Personal Views are the self-expression medium for Society members. The views expressed here are not necessarily shared by the Society, or a majority of its members.
[PV 8 stated an earlier version of SSS Aim and Objectives.]
[See Journal, Newsletter, Anthology, and Bulletin articles, by Edward Rondthaler.]

Personal View 8

by Edward Rondthaler.

This brochure has been prepared by Edward Rondthaler in behalf of the American Literacy Council. He is president of ALC, a vice president of the Simplified Spelling Society and was, during their active years, a member of the Phonemic Spelling Council and the American Literacy Academy. He has been engaged in the spelling reform movement since 1961 and is a strong advocate of the Ripman-Dewey principles of simplification. His writings on spelling reform have been published widely. For his contribution to the reform movement and related areas of typography and letter design he has been awarded an honorary doctorate.

SoundSpel [TM]

Background of the Notation

This is by no means a new notation. The underlying principles on which SoundSpel is based have a history dating back to 1910, and were published in lexicon format by Walter Ripman and William Archer as "New Spelling" in 1941. [See NS 1948 and NS 1956.] A few changes have been made over the years, but the fundamental principles have stood the test of time.

In 1955 Godfrey Dewey in conference with Ripman and others agreed to certain improvements which were then published by Dewey as "World English Spelling" in 1969. In the 1960s Sir James Pitman used these same fundamental principles as a basis for his 'initial teaching alphabet' system which, in view of its strong financial support, might have ushered in spelling reform had he not thwarted that possibility with sixteen grotesque new letters -- copyrighted. In the '70s World English Spelling was adopted by the (U.S.) Phonemic Spelling Council (successor to the spelling reform organization begun by the American Philological Association in 1876 and known, after 1906, as the Spelling Reform Board). Small revisions of the notation, leaning toward better compatibility with T.O., resulted from exchanges between Godfrey Dewey and Edward Rondthaler after 1971 and, in 1986, were published as "American Spelling" by Rondthaler and Edward Lias under the auspices of the American Literacy Academy, successor to the Phonemic Spelling Council. A few minor revisions have been made by Rondthaler and Joseph Little since that time, and what is now "SoundSpel" is the notation used in all programs and software of the American Literacy Council (successor to ALA, PSC, and their predecessors dating back to 1876).

The sheer endurance of the major spelling reform principles developed by scholars almost a century ago pays worthy tribute to the genius of these devoted supporters of simplification.

CONTENTS
Background of the Notation
Answers to Specific Questions
The SoundSpel Notation System
Phoneme Words List
Sample Texts Transliterated into SoundSpel
Mark Twain
SoundSpel Software Programs

Answers to Specific Questions.

In bold type are the questions asked by the Review Subcommittee

1. Is the scheme a new original idea or is it adapted from one developed by the writer or someone else?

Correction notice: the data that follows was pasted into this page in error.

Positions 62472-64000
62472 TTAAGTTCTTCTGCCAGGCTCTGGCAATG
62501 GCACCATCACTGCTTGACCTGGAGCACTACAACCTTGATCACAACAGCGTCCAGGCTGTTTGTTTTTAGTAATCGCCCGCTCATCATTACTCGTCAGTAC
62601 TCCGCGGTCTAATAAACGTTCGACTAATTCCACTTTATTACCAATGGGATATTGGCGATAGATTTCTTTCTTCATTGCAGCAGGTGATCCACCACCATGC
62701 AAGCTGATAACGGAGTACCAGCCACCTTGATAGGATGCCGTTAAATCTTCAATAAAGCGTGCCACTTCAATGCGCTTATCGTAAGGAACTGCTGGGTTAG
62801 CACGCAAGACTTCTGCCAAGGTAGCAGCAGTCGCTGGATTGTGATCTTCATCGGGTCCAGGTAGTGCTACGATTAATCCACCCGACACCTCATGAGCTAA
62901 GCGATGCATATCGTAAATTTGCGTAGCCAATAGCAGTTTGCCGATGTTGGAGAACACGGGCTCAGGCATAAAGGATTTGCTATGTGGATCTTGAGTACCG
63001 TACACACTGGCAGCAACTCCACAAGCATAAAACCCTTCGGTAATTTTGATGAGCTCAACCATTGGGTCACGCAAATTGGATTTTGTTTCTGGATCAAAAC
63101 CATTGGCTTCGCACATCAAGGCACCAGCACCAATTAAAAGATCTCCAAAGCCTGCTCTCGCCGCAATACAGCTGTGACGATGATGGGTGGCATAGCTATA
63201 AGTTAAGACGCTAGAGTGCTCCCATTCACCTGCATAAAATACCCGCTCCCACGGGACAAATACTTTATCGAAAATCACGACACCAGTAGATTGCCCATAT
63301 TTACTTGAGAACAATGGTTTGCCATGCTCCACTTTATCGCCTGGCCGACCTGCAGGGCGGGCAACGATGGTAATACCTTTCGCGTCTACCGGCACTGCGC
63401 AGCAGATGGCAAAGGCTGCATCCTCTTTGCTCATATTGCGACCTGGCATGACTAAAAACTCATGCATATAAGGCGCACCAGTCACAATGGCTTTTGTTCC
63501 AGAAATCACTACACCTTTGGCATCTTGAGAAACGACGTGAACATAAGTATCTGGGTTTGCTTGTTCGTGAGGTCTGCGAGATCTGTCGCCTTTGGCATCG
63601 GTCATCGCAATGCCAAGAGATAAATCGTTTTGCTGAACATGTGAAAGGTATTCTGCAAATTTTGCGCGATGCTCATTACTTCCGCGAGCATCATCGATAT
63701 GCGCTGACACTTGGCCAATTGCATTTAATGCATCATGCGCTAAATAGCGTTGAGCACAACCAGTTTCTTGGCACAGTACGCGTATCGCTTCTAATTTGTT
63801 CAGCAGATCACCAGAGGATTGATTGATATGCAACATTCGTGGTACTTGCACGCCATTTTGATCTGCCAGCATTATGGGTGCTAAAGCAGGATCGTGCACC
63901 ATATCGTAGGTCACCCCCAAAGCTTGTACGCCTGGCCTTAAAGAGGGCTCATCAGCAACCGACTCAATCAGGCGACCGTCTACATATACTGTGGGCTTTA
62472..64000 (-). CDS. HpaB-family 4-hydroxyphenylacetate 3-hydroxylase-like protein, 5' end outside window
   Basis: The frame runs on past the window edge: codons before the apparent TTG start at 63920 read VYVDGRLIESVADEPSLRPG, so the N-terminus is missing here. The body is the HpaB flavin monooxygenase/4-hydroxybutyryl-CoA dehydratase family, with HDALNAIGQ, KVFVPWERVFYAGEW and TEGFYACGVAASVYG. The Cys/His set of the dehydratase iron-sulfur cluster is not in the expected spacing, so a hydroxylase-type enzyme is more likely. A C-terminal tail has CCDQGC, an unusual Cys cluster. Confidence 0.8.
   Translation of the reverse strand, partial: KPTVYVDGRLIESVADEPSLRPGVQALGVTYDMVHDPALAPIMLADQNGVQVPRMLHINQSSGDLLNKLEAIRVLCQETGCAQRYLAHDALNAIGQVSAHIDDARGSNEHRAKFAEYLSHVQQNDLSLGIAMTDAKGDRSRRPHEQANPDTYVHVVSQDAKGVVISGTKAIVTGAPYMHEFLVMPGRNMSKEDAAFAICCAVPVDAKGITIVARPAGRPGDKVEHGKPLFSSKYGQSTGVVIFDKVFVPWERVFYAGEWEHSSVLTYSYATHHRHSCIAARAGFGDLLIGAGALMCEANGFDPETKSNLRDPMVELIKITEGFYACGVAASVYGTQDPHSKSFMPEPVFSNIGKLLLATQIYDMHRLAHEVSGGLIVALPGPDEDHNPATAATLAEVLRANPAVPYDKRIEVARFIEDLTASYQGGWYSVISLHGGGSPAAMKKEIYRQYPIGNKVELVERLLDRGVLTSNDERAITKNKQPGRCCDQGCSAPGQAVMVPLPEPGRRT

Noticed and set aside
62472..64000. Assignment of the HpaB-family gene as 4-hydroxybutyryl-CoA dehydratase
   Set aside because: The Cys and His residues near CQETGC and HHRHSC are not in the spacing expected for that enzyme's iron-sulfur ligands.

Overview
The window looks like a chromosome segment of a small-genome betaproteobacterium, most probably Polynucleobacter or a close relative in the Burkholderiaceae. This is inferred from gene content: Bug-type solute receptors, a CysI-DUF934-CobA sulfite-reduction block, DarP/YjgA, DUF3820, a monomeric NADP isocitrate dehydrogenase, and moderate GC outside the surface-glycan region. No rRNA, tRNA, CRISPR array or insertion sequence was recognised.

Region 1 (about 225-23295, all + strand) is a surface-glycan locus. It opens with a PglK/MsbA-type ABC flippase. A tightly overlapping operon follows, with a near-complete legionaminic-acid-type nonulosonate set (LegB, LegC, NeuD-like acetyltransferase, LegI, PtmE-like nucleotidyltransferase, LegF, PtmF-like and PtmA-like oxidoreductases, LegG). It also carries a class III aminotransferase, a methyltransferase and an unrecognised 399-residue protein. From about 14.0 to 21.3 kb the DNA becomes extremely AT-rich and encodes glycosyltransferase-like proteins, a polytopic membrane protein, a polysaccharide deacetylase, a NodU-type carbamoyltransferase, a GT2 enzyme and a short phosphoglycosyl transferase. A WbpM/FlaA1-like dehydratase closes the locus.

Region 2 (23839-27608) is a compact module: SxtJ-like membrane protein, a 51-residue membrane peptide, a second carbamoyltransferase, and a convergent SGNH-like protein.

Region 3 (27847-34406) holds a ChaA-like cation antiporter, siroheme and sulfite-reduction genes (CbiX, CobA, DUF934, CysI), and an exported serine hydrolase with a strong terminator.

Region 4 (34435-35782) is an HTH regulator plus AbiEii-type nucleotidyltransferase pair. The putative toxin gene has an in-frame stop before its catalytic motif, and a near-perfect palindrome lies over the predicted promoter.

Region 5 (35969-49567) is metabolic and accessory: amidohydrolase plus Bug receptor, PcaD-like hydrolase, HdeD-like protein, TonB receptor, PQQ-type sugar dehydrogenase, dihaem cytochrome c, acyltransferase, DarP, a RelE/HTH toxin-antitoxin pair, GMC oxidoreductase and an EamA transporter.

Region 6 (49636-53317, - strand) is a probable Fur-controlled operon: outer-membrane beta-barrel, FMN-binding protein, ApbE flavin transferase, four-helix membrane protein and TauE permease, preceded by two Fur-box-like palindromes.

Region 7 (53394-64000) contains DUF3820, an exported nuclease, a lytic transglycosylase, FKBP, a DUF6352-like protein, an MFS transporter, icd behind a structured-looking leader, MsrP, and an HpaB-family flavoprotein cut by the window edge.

The origin of SoundSpel is fully described in 'Background to the notation'.

2. Is it an initial scheme for learning literacy after which learners would transfer to TO, or is it for permanent use by children? by adults?

While SoundSpel may be used as an initial teaching alphabet it is intended as a permanent notation for all. Steps have been taken to make it sufficiently compatible with T.O. to be read at will.

3. The account of the scheme should include a transcription for all the discrete English phonemes in the attached list.

All phonemes accounted for. See Phoneme Words List.

4. On which accent of English is the scheme based? Would you cater for other accents of English? If so, how?

SoundSpel is based on "General American" as put forward by a combination of the pronunciations shown in the 1980 "Oxford American" and the 1969 "Random House" dictionaries. [Webster was not used because its notation is often indecisive.] Oxford American pronunciation supports Columbia University's famed philologist, Mario Pei, who has pointed out in his "History of the English Language" that, particularly in the matter of schwas, Americans tend, more than do the British, to pronounce words as they are spelled. As regional pronunciations in the U.S. diminish, and as Received Pronunciation in England does the same, "General American" tends to becomes the preferred pronunciation internationally. in carefully spoken General American, then, one may hear, sometimes faintly, sometimes more distinctly, not the pure schwa sound but a trace of the short vowel found in a word's spelling -- a sound somewhere between novul and novel, lemun and lemon, anumul.and animal. The American Literacy Council would, of course, welcome breves above these unstressed vowels to identify them clearly, but in view of that unlikely possibility we, as did Ripman and Dewey, retain the T.O. spelling of unstressed vowels unless they clearly conflict with distinct, careful pronunciation, knowing that, in a reformed spelling, they will promote distinct pronunciation, and that they often become the stressed vowel in derivatives such as general/generality, professor/professorial, etc.

5, 6 & 7. Is the scheme based on an assumed knowledge of To or is it independent? Could people who had learned the spelling rules pronounce a text correctly even though they had no knowledge of English? Explain any supplementary spelling rules. Does the scheme indicate stressed syllables?